I’ve done many awkward things in my life. Coughed during a crucial conversation. Forgotten the name of someone I just met. Driven away from the store, leaving vital groceries behind. Other things too cringeworthy to write here.
Indeed, the redness of my cheeks has not always been due to a lupus malar rash but rather due to utter embarrassment. And my great red-face-inducing condition “du jour” is that I’m at yet another “awkward stage,” adjusting to sometimes precarious balance due to my recent diagnosis of autoimmune-caused poly-sensory neuropathy.
I’m making great strides (pardon the pun) in improving, thanks to a very patient physical therapist and lots of home exercises. But there are still times when I shake my head and think, “How geeky is this?”
Fortunately, along with my sense of determination to do all the good health care things my doctors prescribe, I frequently and broadly “exercise” my sense of humor.
The one-leg-standing reps that are a daily must have become my “inner flamingo” routine. The deliberate steps up and down the halls are my “great feats.” And if I improvise a pirouette instead of gliding around a corner? Well, grace takes on many forms, especially when laced with laughter.
True, my propensity to laugh when combined with wobbly legs might make someone think I’m “laced” with something more potent than mirth. I know better; I don’t drink alcohol. But the ability to laugh kindly at one’s own embarrassment can bolster the spirit, taking the edge off of a reality that might otherwise be more biting.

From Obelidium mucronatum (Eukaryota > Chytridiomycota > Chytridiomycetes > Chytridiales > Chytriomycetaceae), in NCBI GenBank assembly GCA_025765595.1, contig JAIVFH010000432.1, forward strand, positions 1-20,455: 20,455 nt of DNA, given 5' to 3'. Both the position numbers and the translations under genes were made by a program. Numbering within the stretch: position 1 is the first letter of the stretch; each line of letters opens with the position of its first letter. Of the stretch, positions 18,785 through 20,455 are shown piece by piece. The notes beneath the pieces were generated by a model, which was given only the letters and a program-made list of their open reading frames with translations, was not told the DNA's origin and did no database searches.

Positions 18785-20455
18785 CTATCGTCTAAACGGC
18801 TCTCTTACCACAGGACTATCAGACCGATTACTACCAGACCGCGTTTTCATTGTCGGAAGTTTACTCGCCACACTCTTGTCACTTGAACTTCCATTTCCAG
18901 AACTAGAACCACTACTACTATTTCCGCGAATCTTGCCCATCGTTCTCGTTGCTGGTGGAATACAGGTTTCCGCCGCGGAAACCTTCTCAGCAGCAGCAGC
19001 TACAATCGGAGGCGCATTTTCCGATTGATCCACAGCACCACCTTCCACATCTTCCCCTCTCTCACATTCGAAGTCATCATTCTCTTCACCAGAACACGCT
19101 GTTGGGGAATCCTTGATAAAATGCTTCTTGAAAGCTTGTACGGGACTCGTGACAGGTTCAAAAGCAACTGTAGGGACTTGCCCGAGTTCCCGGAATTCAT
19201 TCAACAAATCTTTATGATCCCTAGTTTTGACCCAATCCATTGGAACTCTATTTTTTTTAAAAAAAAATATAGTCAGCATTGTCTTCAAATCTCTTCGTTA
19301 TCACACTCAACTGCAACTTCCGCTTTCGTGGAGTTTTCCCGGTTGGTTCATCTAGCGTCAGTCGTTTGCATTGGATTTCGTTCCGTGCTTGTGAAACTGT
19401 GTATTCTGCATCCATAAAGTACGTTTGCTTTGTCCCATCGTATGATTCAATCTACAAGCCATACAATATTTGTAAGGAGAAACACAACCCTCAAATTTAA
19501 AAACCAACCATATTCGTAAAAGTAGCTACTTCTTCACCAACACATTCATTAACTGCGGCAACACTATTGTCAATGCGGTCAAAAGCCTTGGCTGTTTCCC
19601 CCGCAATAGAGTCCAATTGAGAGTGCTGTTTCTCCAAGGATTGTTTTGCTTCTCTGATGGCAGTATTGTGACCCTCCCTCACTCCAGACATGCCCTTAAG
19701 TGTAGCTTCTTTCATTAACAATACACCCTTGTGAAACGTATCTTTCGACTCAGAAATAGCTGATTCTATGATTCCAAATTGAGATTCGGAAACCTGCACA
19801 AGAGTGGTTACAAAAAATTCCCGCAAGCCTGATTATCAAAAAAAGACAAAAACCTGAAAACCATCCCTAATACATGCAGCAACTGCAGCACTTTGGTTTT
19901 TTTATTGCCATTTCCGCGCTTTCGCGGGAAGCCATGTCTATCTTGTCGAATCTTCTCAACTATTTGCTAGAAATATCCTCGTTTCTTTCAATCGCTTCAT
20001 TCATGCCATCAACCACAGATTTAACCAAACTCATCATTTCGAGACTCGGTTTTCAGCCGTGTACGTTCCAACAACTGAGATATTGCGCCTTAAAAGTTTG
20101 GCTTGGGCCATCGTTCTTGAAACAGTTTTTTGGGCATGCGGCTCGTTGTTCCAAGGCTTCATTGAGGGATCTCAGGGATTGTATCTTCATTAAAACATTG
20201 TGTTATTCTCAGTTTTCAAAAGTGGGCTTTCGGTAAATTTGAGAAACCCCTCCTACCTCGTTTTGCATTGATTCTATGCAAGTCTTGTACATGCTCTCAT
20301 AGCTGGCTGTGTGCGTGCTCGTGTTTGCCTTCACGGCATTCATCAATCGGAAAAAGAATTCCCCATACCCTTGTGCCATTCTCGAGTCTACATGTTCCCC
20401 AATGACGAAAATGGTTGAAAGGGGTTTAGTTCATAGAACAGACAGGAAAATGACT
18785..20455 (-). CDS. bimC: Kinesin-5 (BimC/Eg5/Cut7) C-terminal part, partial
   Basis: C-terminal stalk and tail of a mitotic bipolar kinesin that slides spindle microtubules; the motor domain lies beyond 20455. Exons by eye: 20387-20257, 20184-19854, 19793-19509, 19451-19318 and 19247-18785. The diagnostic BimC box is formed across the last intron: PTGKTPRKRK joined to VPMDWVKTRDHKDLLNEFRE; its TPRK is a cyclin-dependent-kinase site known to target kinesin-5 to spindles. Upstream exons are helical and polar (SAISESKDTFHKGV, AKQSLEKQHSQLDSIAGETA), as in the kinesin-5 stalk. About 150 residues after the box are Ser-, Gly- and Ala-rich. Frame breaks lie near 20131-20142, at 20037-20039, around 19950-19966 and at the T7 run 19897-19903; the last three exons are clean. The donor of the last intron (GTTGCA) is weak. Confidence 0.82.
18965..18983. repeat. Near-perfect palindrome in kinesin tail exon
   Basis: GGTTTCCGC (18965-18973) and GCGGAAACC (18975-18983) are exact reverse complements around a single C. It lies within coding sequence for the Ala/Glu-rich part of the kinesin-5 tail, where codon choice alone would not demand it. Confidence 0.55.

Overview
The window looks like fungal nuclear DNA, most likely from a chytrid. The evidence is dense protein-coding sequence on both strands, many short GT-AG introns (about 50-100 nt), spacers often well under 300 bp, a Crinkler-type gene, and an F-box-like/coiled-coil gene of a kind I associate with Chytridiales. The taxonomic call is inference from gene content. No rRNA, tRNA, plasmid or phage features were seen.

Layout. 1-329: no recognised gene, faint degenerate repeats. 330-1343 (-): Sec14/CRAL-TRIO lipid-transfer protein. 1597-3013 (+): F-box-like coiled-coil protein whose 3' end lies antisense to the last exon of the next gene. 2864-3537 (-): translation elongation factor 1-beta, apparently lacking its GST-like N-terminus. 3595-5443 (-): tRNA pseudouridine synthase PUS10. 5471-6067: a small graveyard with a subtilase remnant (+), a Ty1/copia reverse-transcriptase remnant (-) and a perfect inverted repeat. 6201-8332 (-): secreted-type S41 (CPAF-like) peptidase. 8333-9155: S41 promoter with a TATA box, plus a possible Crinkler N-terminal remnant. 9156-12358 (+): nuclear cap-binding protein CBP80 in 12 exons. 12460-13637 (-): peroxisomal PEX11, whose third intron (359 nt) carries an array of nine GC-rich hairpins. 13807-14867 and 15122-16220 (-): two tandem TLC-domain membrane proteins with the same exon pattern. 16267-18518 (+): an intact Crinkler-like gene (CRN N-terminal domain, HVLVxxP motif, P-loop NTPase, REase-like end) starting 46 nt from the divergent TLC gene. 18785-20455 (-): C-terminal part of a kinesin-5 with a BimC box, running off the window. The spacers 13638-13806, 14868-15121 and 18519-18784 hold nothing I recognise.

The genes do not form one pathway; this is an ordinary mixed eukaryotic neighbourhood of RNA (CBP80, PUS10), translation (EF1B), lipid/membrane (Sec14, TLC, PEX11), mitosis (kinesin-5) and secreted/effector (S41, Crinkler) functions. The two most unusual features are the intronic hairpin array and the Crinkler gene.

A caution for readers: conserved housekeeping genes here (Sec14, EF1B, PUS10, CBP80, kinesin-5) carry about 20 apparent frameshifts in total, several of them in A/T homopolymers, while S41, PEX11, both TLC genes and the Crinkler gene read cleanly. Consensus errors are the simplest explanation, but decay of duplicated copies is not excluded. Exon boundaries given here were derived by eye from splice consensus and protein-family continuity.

Appropriately practiced, laughter can also help others cope with the illness, infirmity or challenge of a loved one. If we who have the ailment are capable of finding even a drop of humor in it, others might be less fearful, too. This creates a better emotional and spiritual atmosphere all around.
Besides laughing, there are other actions that I find helpful in dealing with the awkward moments (or longer stretches) in life. For example, I try again and again to improve. Practice might not make perfect, but it does build strength. Memory exercises, checklists and my now-infamous one-legged flamingo routine can and do make a difference!
Prayer continues to keep me grounded and focuses my attitude on humility and trust in God, whose balance is certainly perfect when mine is ragged. Facing reality is vital, too. Without accepting where we are, we cannot possibly get to where we want to go.
It has always been difficult for me to ask others for help, but I am learning, baby step by baby step. Also, the metaphor of striving for balance is not lost on me.
I have a tendency to overschedule my days with multiple appointments and household chores, reading lists and epic “projects” (like the carpet cleaning that I mentioned in an earlier column this year).
This new normal for me is quite the antidote to overbooking. As my carpets remain uncleaned (although they’re not in terrible shape), I am more accepting that not all will or needs to be accomplished immediately. Those carpets will get cleaned. Sometime. This year!
Finally, one of the greatly comforting aspects of all the teetering is a newfound resolve to mind the moment, the precious time now that God gives for us to strive for our best, and appreciate those seemingly small accomplishments that over time become sweet goals.
We never seem to outgrow awkward moments, although sometimes we exchange one type of them for another. The point, I’m learning, is to find the grace within and, while we do, keep believing and trusting that yes, it is there all along.
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